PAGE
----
Opposition Leader Alistair Coe should hardly be surprised, having announced pre-virus that the Libs would freeze the rate rises for four years in the event of their being elected in October.
It’s part of a COVID recovery plan for the ACT, says Barr, but Coe says it’s a “cynical” admission of an unfair rates regime.
BUT who knows what’s going on under the bonnet of the ACT Budget right now. Certainly, the Treasurer won’t tell. In a “heated debate” in the ACT Legislative Assembly on a government motion to postpone the 2020-21 Budget until after the ACT election in October, the Libs fruitlessly moved amendments calling for a look at the government’s operating statement, balance sheet and cash flow statement at April 30.
Given the cataclysmic events of the past year and the political posturing aside, I reckon we’re all entitled to know where the finances stand, especially before we’re asked to vote. Dodging it until after the election seems disingenuous.
VETERAN TV newshound Ken Begg was startled to receive a form letter from the ACT government saying he has been assessed as a “high risk to road safety” for one or more of the following reasons:
- You have a medical condition that requires review by a specialist.
- You are a police identified driver.
- You drive a heavy vehicle.
- You hold a public vehicle condition and have a medical condition and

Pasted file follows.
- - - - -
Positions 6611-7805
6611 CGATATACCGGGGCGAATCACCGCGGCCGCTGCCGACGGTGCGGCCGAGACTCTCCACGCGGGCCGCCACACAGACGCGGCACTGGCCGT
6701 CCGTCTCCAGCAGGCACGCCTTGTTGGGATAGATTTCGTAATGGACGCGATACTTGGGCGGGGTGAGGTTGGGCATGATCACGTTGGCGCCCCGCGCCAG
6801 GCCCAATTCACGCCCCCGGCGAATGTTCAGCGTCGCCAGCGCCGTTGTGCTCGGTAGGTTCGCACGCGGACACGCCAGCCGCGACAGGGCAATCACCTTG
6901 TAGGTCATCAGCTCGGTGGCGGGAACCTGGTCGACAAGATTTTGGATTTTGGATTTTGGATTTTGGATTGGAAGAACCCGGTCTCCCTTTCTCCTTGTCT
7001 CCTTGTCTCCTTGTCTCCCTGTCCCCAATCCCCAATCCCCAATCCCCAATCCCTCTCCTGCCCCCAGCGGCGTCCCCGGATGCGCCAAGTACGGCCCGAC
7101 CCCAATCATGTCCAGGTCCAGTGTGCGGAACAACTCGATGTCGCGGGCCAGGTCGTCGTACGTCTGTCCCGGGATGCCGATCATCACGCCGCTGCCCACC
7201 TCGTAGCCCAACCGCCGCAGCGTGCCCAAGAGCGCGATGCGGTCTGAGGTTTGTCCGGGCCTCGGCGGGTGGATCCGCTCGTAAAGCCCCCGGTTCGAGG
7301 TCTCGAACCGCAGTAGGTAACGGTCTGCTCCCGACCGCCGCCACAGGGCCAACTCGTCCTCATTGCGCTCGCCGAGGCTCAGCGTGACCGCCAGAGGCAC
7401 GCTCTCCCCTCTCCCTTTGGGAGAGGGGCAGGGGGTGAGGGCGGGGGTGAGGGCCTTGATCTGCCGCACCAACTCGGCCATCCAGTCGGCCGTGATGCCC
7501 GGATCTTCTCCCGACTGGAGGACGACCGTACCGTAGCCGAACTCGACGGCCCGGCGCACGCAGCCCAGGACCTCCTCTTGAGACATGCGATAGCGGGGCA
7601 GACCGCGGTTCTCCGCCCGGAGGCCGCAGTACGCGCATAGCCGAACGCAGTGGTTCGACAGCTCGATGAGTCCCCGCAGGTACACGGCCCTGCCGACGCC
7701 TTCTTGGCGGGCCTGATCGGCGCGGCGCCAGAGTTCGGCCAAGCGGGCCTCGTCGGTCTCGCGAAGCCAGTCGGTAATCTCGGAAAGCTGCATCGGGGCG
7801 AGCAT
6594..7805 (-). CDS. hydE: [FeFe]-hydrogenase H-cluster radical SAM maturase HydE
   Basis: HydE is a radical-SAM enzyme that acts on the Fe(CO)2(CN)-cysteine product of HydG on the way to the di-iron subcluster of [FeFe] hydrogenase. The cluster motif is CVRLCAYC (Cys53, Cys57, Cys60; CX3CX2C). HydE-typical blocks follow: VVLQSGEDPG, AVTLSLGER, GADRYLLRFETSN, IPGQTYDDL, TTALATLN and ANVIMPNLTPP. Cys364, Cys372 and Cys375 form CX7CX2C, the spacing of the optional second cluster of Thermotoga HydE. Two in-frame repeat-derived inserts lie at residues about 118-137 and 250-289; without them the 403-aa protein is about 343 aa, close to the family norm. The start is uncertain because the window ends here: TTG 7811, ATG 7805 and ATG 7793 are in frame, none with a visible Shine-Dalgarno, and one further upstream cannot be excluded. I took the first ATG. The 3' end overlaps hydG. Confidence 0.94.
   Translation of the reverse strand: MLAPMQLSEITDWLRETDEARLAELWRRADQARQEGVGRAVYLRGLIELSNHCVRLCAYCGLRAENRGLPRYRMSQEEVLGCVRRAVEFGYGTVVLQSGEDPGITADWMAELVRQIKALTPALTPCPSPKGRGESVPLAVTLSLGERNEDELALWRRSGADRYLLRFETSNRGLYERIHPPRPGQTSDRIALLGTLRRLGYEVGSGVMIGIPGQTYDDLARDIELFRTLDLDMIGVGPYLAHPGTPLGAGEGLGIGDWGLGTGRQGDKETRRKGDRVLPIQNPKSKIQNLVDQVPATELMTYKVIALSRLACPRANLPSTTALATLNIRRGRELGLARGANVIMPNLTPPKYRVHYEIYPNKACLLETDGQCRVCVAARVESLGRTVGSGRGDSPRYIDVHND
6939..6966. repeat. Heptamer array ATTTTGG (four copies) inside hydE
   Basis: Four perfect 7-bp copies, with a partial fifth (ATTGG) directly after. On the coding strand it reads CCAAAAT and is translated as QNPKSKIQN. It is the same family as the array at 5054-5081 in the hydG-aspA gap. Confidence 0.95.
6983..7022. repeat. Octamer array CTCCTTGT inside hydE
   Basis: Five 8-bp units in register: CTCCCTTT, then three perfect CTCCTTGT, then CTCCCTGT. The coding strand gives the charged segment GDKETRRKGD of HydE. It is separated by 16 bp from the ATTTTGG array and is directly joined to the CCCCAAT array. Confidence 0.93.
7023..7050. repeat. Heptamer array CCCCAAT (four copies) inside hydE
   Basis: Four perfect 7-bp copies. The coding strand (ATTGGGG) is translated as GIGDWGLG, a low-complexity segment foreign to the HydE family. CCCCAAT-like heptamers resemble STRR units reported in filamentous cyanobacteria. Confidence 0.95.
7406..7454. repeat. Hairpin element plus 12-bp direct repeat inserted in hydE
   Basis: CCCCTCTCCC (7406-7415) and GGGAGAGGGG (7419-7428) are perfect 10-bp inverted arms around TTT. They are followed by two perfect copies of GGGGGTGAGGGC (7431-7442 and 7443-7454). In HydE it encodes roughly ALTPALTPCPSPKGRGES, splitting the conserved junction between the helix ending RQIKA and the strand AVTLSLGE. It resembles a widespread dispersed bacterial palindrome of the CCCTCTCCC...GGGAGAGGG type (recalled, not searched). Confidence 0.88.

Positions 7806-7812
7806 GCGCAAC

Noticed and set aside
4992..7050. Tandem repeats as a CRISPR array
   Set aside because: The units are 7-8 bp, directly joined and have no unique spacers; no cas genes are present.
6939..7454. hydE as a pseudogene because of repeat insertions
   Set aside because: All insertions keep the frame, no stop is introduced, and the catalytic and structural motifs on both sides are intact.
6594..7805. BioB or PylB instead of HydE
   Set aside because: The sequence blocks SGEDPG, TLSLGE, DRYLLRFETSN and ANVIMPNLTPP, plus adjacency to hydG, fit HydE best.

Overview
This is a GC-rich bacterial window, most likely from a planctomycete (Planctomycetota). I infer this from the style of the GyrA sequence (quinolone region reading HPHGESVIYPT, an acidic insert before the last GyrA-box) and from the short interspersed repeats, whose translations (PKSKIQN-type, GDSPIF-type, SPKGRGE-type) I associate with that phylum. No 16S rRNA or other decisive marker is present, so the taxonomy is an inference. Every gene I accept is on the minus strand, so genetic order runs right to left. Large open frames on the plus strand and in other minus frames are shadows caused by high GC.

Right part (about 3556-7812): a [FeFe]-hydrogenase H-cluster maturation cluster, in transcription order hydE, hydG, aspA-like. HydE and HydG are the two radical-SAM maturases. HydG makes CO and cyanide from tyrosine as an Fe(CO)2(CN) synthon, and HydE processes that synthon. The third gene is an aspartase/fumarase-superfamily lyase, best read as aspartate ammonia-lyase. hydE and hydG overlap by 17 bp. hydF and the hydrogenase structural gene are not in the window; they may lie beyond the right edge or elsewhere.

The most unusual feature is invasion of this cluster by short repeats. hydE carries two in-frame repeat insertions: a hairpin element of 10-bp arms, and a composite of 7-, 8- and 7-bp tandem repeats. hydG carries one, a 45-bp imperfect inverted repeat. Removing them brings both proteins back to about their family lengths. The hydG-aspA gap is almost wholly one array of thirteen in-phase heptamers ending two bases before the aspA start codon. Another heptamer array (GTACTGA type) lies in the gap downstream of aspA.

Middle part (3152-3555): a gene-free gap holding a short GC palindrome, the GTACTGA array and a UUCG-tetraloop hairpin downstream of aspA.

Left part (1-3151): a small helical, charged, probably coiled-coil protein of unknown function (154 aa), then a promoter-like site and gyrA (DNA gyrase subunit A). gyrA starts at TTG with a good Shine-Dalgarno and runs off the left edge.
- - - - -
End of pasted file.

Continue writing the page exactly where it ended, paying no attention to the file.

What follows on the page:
- Your visual acuity does not meet the fitness-to-drive standard.
“NONE of these reasons apply to me,” protests credible Ken.
“As an older driver, I’m probably a ‘potential risk’ but my annual medical and eye tests advise differently.”
He says the letter goes on to demand he submit a “specialist report”.
“For what? This letter offends and is wrong,” he says.
“I registered my complaint (along with many others, I was told) and advised to disregard it.”
But he wonders about the bigger questions: How did the government make this assessment? What information, if any, is it holding about personal health?
ICON Water has been making a self-congratulatory fuss over its decision to freeze the “combined water and sewerage price” for 2020-21.
“This has been a really tough year for everyone, so we have been looking at ways we can support the Canberra community and make life a little easier for those who may be struggling,” says Ray Hezkial, Icon Water managing director.
Wow, thanks, Ray. The $18 saved this year amounts to about 35 cents a week.
And while they were making things easier for struggling ratepayers, how’s this sleight of hand: Icon’s increasing the water supply charge by $6.21 to offset an imposed reduction in the fixed sewerage charge of $6.21 by the ACT Independent Competition and Regulatory Commission.
AND this edition is something of a family affair: we have articles from Robert and Wendy Macklin, Nichole Overall and her son Nick, and my daughter Kate’s column has made it this week. As my radio mate Rod Henshaw says: “Nepotism is fine provided you keep it in the family!”
Ian Meikle is the “CityNews” editor. He can be heard on the “CityNews Sunday Roast” news and current affairs program, 10am-noon on 2CC.